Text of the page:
Monday, June 12, 2017

Considering Admitting a New Partner into Your Partnership?

Admitting a new partner may be a simple matter, but tax planning can help avoid various tax problems associated with admitting a new partner. If your partnership has any unrealized receivables or substantially appreciated inventory items, the change in ownership is treated as a sale of those items and the current partners will recognize a taxable gain. For this purpose, unrealized receivables include not only accounts receivable, but also depreciation recapture and certain other ordinary income items. To defer gain recognition on those items, it is necessary that they be allocated to the current partners even after the entry of the new partner.

Another potential trap is any "built-in gain or loss" on assets that were held by the partnership before the new partner was admitted be allocated to the current partners and not to the entering partner. Generally speaking, "built-in gain or loss" is the difference between the fair market value and basis of the partnership property at the time the new partner is admitted. For example, an apartment complex purchased for $500,000 ten years ago has appreciated and now has a fair market value of $800,000. This requires allocating depreciation to the new partner based on his share the depreciable property using current fair market value at the time of admission. This reduces the amount of depreciation allocated to the existing partners and will require a special allocation of the “built-in gain or loss” when partnership assets are sold.

These are complex rules that may require the partnership adopt special accounting procedures and tracking. Before admitting a new partner, review the proposed transaction with a qualified tax professional and take the appropriate measures to minimize the immediate tax consequences to existing partners.

Monday, June 5, 2017

Applying Research Tax Credits to Payroll Taxes

Recent changes in the federal tax law now allow companies to offset payroll taxes with federal research tax credits. This situation most likely applies to startup companies that are incurring payroll expenses, but not yet generating taxable income. This change is effective for tax years beginning in calendar year 2016.

The payroll tax election may influence some of you to undertake or increase your research activities. On the other hand, if you are engaged in or are planning to engage in research activities without regard to tax consequences, let the below discussion simply serve as notice that some tax relief could be in your future.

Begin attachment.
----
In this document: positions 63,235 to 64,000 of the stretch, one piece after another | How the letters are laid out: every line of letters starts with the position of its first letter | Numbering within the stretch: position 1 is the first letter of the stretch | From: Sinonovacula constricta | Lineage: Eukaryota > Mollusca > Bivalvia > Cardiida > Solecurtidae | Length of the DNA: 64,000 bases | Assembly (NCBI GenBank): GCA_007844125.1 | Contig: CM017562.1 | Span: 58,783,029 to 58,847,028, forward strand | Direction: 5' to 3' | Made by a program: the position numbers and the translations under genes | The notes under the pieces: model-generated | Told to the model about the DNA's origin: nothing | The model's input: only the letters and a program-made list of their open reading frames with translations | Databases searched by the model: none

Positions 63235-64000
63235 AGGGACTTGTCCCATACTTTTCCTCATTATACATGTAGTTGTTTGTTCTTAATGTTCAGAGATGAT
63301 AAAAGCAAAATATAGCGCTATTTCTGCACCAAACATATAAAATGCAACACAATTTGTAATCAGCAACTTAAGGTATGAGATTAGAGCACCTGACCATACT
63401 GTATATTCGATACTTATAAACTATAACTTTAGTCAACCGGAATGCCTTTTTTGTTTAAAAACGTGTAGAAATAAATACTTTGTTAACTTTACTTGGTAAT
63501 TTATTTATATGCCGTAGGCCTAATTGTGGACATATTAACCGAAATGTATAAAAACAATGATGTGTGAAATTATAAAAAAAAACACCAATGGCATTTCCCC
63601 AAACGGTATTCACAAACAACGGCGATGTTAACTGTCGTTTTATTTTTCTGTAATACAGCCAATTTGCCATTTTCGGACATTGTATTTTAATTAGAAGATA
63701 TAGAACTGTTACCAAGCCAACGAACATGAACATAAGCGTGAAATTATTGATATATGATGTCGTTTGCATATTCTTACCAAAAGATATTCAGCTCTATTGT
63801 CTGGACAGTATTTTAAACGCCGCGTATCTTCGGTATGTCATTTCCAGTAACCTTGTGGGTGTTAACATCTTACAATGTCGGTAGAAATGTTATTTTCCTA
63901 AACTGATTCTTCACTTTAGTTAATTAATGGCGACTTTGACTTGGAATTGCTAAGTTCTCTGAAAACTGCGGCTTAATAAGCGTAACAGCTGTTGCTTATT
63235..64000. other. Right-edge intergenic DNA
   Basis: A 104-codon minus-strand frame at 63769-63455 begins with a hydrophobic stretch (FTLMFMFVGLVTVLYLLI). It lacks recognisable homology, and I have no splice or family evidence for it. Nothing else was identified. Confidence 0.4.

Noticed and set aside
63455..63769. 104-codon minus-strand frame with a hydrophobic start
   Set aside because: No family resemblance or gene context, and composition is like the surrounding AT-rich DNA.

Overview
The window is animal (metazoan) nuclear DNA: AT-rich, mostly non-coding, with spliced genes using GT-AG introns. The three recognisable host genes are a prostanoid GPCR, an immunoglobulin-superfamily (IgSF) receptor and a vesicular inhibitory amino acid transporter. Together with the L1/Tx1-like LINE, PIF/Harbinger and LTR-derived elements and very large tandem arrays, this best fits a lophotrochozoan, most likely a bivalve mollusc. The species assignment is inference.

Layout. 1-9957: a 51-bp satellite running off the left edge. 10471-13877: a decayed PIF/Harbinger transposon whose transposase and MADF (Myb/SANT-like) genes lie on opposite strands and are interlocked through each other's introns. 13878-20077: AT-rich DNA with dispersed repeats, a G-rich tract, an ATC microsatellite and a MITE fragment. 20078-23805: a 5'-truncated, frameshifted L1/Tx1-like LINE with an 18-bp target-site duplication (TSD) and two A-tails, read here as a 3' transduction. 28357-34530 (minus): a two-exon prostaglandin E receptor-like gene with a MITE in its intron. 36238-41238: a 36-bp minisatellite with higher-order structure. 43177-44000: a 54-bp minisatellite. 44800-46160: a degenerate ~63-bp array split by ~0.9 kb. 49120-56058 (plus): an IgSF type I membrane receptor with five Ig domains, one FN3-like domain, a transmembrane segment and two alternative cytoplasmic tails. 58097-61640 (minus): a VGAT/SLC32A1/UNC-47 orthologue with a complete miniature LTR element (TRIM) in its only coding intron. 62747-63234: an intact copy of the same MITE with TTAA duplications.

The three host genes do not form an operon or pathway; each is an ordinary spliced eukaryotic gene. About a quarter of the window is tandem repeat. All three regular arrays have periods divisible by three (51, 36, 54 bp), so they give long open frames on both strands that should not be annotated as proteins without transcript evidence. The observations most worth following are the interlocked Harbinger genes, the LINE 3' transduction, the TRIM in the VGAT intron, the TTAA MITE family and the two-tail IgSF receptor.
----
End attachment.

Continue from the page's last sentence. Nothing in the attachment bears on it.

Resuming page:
Why is the election important?

Many startup businesses may not pay income taxes for the first several years of operations, even if they have some cash flow, or even net positive cash flow and/or a book profit. Thus, general business tax credits, including the research credit, offer no immediate benefit for the startup company. On the other hand, many startup companies have large payrolls during the startup phase and incur payroll tax liabilities. The payroll tax election these startups to get immediate use out of the research tax credits. Because every dollar of credit-eligible expenditure can result in as much as a 10 cent tax credit, that's a big help in the start-up phase of a business-the time when help is most needed.

What businesses are eligible?

To qualify for the election the business (1) must have gross receipts for the election year of less than $5 million and (2) be no more than five years past the period for which it had no receipts (the start-up period). Also, the election cannot be made for more than six years in a row.

Limits on the election

Research tax credits can only be applied against the employer's "social security" portion of FICA taxes. So the election can't be used to lower (1) the employer's liability for the "Medicare" portion of FICA taxes or (2) any FICA taxes that the employer withholds and remits to the government on behalf of employees.

Companies can elect up to apply up to $250,000 of the research tax credits to payroll taxes annually. In the case of a Schedule C business or a C corporation the election can only be used for those research credits which, in the absence of an election, would have to be carried forward. Therefore, a C corporation can't make the election for research credits that the taxpayer can use to reduce current or past income tax liabilities.

This is a basic overview of how the research tax credit can be applied to offset payroll taxes. Identifying and substantiating expenses eligible for the research credit itself is a complex area. Please contact us, if you are interested in discussing the research tax credit and how it might benefit your company.